JEAN-PAUL, 29 years old
BNP Paribas Assurance
How he became a mathematician
“After doing a master’s degree in pure math, I was hesitating between a master’s in financial engineering and a master of advanced studies followed by a thesis. At first, I was thinking about a career as a researcher in numerical analysis or probability. On the advice of the director of LAMFA (the Laboratory of Pure and Applied Mathematics of Amiens), where today I teach classes in financial mathematics, I finally opted for the master’s in financial engineering. I let myself be persuaded all the more easily because I was already doing a little bit of amateur trading. I started my career as a financial engineer in the risk management department at the Edmond de Rothschild financial company. I was in charge of creating an instrument for managing certain risks experienced by traders. Then I worked in the auditing and consulting office at the actuarial company PricewaterhouseCoopers, where they suggested that I complete my programme with an actuarial diploma. And so I took post-graduate actuarial courses at the CNAM (National Conservatory of Arts and Crafts). Now all I have to do is present a final report to become an official actuary. In the meantime, I have been hired by BNP Paribas Assurance.
How mathematics comes into play in his job
Performing the classic task of the insurer, the actuary brings to bear skills in probability and statistics in order to master the element of chance in insurance contracts in order to minimize financial losses and create profits.
“I manage risk in protection insurance related to work disability, illness, and unemployment. My specialty is establishing probabilistic models for ensuring financial coverage of the protection insurance contracts managed by our company. The concepts I work with make it possible to calculate the value represented by the parties insured by our company. The value of the insured parties is a piece of data calculated based on the company’s assets (that is, different financial products), but also based on probabilities concerning the health of each of the insured parties (life, death, inability to work, illness, disability, etc.).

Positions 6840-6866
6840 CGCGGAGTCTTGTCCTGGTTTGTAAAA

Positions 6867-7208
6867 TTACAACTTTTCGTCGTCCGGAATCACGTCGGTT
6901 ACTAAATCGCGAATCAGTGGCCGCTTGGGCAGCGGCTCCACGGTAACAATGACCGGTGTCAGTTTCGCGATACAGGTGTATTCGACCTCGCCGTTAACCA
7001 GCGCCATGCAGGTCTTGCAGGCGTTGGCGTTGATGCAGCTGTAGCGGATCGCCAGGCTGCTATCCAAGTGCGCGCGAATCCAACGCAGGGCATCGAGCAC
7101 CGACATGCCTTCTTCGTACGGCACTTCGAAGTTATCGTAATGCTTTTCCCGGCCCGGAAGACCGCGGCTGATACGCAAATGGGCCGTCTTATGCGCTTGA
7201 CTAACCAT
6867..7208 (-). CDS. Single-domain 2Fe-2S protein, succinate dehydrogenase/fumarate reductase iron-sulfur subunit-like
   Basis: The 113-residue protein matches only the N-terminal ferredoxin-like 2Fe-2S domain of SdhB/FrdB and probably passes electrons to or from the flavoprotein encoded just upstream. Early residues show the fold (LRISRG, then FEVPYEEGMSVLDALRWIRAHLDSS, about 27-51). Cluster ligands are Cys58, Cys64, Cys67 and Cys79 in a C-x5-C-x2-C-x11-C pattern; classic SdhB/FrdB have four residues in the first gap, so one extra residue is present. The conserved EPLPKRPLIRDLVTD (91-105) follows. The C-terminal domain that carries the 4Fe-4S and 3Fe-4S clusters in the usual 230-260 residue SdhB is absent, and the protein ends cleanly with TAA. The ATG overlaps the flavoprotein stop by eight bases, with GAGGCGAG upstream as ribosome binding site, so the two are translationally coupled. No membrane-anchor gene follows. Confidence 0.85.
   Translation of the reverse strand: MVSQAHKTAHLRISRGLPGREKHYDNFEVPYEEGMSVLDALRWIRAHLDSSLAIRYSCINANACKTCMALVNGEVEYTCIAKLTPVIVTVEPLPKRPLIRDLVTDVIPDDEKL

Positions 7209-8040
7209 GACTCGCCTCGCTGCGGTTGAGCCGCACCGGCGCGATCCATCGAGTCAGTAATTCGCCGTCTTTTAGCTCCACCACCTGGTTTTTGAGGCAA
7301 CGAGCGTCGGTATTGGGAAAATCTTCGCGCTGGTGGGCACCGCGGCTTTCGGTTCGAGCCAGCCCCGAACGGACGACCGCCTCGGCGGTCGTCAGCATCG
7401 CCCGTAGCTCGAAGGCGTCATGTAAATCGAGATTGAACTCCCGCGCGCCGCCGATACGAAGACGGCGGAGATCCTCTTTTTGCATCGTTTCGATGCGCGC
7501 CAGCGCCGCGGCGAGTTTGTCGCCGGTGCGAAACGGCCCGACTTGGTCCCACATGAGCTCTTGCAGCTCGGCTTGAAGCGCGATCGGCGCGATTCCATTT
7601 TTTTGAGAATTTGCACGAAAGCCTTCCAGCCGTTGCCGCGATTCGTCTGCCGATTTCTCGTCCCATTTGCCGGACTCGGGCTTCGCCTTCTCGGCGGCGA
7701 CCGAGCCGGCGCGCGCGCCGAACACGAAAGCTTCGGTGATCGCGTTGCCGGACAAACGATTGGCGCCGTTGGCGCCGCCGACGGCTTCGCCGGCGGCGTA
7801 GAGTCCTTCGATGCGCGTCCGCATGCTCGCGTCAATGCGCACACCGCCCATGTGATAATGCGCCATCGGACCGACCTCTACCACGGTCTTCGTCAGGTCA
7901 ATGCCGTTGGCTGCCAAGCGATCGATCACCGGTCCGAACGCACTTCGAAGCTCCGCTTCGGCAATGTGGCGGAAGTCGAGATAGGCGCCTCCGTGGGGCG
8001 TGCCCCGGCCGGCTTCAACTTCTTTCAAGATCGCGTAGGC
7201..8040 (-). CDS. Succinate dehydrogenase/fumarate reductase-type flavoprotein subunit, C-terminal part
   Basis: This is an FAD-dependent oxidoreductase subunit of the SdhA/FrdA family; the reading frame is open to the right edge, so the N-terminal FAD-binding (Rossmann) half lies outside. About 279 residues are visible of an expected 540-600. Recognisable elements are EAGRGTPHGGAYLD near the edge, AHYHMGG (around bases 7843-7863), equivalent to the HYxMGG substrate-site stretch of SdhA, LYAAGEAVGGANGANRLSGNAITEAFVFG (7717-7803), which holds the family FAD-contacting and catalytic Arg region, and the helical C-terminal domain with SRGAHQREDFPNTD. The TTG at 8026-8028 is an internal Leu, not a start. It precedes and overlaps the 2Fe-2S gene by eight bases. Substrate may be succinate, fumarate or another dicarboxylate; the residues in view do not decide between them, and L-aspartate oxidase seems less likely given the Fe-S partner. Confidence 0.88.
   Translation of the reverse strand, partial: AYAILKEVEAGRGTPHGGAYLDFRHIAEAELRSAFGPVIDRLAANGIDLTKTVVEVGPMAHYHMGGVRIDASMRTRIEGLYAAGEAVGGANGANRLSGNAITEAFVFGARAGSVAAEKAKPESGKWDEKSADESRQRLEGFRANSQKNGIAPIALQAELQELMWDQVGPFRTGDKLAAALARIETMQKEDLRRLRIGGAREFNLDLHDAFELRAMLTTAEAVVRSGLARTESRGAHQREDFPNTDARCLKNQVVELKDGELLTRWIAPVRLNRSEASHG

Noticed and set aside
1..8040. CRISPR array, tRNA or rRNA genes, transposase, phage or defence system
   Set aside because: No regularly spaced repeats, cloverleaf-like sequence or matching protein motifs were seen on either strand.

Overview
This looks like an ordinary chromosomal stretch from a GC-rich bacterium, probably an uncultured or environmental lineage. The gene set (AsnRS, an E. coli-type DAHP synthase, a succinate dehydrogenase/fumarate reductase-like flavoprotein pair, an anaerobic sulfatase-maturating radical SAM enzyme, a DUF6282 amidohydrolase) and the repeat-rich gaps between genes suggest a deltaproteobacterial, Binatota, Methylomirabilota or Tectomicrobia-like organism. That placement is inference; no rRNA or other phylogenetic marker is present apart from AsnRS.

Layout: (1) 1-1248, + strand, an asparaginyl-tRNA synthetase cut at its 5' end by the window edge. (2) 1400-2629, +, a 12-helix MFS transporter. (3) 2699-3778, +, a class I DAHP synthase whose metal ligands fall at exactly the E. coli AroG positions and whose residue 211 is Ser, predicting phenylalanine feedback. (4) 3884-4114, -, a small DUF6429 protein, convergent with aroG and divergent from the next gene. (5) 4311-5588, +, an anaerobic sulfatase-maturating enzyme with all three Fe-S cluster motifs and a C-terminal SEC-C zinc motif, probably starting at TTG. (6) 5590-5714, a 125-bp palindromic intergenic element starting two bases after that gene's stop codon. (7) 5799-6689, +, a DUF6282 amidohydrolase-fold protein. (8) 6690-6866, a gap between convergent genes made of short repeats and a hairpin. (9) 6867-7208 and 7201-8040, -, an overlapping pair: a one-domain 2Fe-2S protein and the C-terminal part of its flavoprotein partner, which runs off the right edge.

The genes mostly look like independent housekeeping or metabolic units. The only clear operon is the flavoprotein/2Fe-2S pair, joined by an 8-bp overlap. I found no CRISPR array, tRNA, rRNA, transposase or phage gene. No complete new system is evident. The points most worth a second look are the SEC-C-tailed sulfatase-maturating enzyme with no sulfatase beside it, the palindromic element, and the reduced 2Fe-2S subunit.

“I work on stochastic processes based on statistical data on risks. In order to establish a probabilistic model of the value of the portfolio of those insured by our company, I figure out the essential parameters based on data from the past. Then, I predict the value of this portfolio for each of the situations that could occur over the duration of the contract. The average of these different values yields the portfolio’s probable future value, up until the end of the contract.“I am an actuary most oriented towards financial engineering; others in my job have a more traditional profile as statisticians. The emergence of financial mathematics as a skillset within the actuarial field is linked to the explosion of complex financial products proposed by insurance companies, as well as the institution of new norms. But the essence of the job remains the statistical calculation of risk; its rules are based on the intersection of individuals’ right to insurance with the fixing of price scales that will yield a profit to the insurance company.”
What are the qualifications?
Bac + 5, actuarial diploma or actuarial training offered by certain engineering or commerce schools or by the ENSAE.
Translation: David Kramer